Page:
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Set in Jerusalem in 1192, “Nathan the Wise” Is a Powerful Sermon on Religious Tolerance

(Robert W. McDowell, Triangle Arts & Entertainment) German playwright Gotthold Ephraim Lessing’s 1779 didactic drama Nathan der Weise is set in Jerusalem in 1192, at the end of the Third Crusade, which was successful overall for the European invaders but failed to reconquer Jerusalem. It preaches a powerful sermon on religious tolerance that British dramatist Edward Kemp’s 2003 translation and adaption of Lessing’s play, called Nathan the Wise, underscores, maybe a little too heavily at times.

Nathan the Wise, now playing in Deep Dish Theater Company’s small black-box theater at the Dillard’s end of University Mall in Chapel Hill, NC, is a provocative play that challenges Jews, Muslims, and Christians to set aside the prejudices that they absorbed with their mothers’ milk and work together for the common good. But that is easier said than done, in the 12th century as it is in the 22nd century.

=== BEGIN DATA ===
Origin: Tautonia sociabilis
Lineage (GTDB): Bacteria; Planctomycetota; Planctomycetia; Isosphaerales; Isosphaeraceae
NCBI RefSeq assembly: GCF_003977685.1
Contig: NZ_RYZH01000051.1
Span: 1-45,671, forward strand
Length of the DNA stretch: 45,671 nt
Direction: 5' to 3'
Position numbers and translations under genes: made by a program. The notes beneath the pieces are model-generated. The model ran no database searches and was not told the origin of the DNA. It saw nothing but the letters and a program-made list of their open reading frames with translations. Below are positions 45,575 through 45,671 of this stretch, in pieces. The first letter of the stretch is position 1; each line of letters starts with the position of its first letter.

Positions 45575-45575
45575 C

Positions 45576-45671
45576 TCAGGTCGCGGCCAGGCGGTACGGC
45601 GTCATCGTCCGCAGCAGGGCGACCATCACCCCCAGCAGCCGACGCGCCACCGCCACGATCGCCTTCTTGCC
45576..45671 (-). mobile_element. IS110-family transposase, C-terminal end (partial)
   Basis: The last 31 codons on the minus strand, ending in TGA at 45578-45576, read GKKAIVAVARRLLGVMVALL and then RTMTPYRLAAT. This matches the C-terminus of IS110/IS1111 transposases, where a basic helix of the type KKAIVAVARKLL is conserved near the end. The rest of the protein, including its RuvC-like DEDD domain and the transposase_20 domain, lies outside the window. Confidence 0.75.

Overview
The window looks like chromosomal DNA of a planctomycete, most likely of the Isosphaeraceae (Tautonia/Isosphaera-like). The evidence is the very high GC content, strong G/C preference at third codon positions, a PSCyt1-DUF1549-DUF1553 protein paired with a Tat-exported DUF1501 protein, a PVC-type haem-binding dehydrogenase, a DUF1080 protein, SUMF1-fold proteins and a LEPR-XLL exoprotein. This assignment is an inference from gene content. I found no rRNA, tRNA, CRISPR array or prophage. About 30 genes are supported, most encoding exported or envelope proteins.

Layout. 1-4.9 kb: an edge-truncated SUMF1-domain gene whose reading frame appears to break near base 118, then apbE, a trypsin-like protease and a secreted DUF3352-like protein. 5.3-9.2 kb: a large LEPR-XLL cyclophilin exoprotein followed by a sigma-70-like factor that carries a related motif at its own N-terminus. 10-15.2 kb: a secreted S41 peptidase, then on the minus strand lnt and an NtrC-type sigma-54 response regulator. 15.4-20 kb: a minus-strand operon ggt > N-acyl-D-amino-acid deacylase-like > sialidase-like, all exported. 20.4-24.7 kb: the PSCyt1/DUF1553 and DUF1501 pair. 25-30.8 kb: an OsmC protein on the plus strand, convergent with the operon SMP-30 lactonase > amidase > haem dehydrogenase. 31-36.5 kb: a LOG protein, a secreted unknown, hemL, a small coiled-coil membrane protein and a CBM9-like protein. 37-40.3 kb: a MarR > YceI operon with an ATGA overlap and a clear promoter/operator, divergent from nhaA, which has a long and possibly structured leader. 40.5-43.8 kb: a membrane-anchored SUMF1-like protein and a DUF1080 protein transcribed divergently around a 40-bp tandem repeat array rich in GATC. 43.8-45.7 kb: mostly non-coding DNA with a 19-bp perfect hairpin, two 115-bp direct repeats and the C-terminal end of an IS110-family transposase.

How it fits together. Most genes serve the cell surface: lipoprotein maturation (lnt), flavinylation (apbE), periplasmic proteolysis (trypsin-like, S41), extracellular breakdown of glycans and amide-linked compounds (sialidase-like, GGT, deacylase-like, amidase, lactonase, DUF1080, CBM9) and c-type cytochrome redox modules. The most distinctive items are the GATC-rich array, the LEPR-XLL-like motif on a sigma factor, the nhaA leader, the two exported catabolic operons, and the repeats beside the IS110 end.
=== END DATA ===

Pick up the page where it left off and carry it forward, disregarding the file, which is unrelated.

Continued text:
Playwright Edward Kemp makes Nathan the Wise a teachable moment, but there is a little too much romantic melodrama into the proceedings — in the form of a pair of star-crossed lovers: a boy who is ostentatiously Christian and a girl who is ostensibly Jewish.